Monthly Archives: October 2011

Learning Chinese

I have been taking three two-hour Chinese lessons per week with Grace since about the second or third week we arrived in Wuxi. It seems that the more I learn, the more I realise how much I still have to learn. I haven’t even started learning to read properly yet – just learning to speak is hard enough.

When you first start, you have to learn the different tones (there are four main ones, but actually a few more subtle ones), then you learn the initials and finals. Once you get the hang of that you learn a few nouns and verbs and think you are getting to grips with it. However, then you start learning the grammar rules and everything gets turned upside down. The way the language is structured is just nothing like English, either in word order or in the way words are used – for example there is a different word to mean you are going to do something depending on whether it is definite or just an idea.

I am sure a Chinese student of English would encounter a similar problem in reverse, but at least they don’t have to worry about blummin tones!

I can now just about order basic food and drink, buy fruit and vegetables and ask for directions. I do need to build up my confidence in speaking to people, though. John doesn’t care – he just tries out any new word he learns at the earliest opportunity. This can lead to misunderstandings, for example, in the first week or so he knocked into someone in the canteen and said ‘you’re welcome (bu keqi)’ rather than ‘I’m sorry (dui buqi)’. I like to be a bit more sure of what I am saying.

Learning written words is essential in Wuxi as there is hardly ever pinyin or English on signs or menus. There are online flash cards you can use to learn (e.g. here) but as soon as I learn one set, I forget the previous one! Hopefully after two years I will have made some progress.

再见

Cable car

We went back to Xi Hui park this afternoon with John’s colleague, Lisa. We took the cable car to near the top of the mountain, then walked up a bit further to a cafe.  John wanted to show us the cafe and temple he had walked up  to last week (see Wuxi Frisbee). However, it turned out we were on the other side of the mountain.  After much complaining from Lisa and me, the cafe we finally reached was quite small and a bit grotty. Never mind, we stopped long enough for some tea and sunflower seeds, then took the cable car back down again.

This evening we are meeting Steve, Sarah and Lisa to go to a new Indian restaurant near the Qing Ming bridge area. This restaurant is in a brand new street, which wasn’t there when John and I first visited the area about 6 weeks ago. Wuxi just keeps growing all the time!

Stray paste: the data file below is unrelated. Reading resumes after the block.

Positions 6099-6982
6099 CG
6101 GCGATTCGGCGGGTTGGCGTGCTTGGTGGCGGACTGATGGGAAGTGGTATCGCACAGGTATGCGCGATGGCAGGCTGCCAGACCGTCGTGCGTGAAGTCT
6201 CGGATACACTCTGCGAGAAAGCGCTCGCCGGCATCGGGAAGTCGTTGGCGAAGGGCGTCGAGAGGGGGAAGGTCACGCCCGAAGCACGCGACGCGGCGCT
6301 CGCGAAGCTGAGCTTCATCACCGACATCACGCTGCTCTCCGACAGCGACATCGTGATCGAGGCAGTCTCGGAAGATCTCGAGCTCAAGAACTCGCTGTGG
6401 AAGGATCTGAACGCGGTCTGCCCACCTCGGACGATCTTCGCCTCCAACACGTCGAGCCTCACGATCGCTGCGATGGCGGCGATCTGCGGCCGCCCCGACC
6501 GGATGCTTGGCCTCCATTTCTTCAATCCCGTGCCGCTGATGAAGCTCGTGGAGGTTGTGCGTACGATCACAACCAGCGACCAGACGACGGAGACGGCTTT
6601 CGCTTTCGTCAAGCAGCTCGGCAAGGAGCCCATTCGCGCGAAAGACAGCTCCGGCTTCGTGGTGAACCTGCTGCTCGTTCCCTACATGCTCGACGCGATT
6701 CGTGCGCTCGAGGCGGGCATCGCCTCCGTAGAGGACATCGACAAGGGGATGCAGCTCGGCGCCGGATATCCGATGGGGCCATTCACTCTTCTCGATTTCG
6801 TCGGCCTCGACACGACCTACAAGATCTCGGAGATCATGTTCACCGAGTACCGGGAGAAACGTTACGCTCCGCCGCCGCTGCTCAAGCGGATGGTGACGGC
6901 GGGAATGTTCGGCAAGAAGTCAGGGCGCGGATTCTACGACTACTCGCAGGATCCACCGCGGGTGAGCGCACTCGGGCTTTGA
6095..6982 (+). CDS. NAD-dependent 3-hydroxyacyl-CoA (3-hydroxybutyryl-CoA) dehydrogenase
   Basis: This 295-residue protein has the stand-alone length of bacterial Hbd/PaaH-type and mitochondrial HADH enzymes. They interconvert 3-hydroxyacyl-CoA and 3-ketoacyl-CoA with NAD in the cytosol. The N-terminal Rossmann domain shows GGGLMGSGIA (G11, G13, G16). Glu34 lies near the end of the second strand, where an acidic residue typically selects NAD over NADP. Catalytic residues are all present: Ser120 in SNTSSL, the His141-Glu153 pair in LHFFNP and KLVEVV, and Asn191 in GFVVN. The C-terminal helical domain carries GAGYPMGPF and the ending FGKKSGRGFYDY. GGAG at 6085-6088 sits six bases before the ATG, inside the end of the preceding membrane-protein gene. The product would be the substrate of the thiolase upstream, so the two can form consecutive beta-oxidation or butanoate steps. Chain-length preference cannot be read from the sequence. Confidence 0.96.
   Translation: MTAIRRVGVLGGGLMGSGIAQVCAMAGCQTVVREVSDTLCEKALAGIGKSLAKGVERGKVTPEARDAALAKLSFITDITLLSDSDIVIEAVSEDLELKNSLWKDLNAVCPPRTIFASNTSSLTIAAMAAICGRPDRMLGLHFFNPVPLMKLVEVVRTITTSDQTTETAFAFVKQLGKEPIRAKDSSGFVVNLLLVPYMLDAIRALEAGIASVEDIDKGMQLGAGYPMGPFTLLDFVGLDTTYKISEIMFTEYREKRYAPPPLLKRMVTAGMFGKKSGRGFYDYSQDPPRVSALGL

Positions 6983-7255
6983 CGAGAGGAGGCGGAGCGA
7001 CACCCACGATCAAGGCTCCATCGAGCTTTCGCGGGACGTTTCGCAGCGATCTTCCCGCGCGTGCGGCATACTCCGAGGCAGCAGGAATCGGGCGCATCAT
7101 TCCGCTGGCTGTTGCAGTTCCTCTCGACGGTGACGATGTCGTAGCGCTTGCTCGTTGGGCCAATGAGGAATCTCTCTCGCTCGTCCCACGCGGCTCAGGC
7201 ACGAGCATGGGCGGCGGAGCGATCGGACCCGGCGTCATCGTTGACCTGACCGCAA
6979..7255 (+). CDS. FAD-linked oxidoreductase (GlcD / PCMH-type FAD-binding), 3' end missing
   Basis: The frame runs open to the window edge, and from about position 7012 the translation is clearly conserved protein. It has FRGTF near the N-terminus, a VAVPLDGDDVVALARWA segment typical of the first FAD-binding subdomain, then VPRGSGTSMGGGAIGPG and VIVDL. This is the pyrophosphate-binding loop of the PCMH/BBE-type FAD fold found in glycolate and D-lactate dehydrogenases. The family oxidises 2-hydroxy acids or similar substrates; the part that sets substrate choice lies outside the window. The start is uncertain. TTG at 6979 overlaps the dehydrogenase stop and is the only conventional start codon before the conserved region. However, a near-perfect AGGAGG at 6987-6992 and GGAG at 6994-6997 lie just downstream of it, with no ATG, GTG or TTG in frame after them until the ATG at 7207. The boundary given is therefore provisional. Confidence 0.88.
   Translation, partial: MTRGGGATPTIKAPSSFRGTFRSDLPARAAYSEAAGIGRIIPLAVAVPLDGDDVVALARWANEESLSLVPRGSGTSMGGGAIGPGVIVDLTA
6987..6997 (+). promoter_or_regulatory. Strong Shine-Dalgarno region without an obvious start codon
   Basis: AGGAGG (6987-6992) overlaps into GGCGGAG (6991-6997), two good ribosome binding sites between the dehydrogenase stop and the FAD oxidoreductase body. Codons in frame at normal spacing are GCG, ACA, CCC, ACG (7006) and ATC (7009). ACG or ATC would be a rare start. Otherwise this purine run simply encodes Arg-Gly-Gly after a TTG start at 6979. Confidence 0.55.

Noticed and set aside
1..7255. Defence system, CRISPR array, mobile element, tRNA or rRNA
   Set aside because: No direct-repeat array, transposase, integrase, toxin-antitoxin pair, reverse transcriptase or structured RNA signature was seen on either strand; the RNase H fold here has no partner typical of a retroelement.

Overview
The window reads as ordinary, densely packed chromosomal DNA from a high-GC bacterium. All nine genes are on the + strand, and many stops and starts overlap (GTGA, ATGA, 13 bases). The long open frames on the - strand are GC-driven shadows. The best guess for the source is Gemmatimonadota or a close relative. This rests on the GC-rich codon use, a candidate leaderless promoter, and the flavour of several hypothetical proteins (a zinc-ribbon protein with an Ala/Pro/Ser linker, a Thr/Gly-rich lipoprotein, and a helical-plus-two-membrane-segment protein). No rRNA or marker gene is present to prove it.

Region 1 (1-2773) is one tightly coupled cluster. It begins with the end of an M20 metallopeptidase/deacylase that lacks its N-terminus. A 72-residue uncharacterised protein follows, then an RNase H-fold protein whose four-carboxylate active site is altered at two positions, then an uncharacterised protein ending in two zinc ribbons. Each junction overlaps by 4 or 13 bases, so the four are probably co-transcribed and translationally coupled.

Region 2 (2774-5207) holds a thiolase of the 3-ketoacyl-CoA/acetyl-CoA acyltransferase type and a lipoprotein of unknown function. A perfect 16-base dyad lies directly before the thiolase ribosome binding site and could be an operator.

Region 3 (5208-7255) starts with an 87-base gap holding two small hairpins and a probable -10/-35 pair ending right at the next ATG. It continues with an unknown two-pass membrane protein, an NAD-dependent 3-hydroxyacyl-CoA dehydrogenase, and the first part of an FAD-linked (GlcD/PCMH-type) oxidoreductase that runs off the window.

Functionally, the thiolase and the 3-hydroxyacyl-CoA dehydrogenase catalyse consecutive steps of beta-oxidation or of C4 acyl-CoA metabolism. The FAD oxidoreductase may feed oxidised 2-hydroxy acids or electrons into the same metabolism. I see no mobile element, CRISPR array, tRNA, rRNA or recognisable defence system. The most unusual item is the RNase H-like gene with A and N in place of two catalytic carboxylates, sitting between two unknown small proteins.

Back to school and holiday plans

Yesterday I started back at my Chinese classes. Due to the National Holiday then my visit to the UK it had been nearly a month since my last lesson. I surprised myself (and Grace, my teacher) by remembering more than I expected.

The topic of yesterday’s lesson was ‘buying shoes’, but also included buying other items, bargaining and stating a preference. Learning the vocabulary is fun, but I am finding it difficult getting used to the structure of the grammar. Verbs don’t have tenses the way they do in English. Sentences tend to follow the order of ‘time, subject, verb and then other bits’, except when they don’t!

It was nice to see Grace again. She had been home to visit her parents with her boyfriend during the National Holiday. This was their first meeting and apparently all went well. Grace said she hoped to visit her boyfriend’s parents during the New Year holiday at the end of January. She had previously explained that meeting the parents is a much more significant step in China than in the UK, so I think there will be a wedding sometime in 2012.

John and I have been invited to a wedding at the beginning of next year. One of his colleagues (American, I think) is getting married to a Chinese girl who also works at the school. We are going out for dinner with them this evening to a Cantonese restaurant. They will be able to translate the menu for us, which is a definite plus in dinner companions!

John’s next holiday is from 17 January to 5 February, so we have been planning what to do with this time off. So far our plans look like this:

  • A few days of relaxing in Wuxi
  • 3 or 4 nights in Beijing
  • A few days of relaxing in Wuxi
  • A few nights in Yichang
  • 4 or 5 night cruise along the Yangtze
  • A few nights in Chongqing
  • A week of relaxing in Wuxi with possible day trips around and about
If anyone reading this blog has any suggestions, we would be happy to receive them.

Mosquitoes

One aspect I really don’t like about living in Wuxi is the prevalence of mosquitoes. You would think that as we are nearly at the end of October, they would all be gone by now – but no, they are still buzzing about, sucking our blood. If anyone has any idea when they might die out, do let me know.

I think John must have had a mosquito party while I was in the UK, because when I came back there were eight in the apartment, the most we have ever had. We managed to kill them all in the end, using an electrified tennis racquet thing, but only after John was kept awake all Sunday night being eaten alive. I was also awake, due to jet lag, but had doused myself in mosquito repellent so managed to escape this time.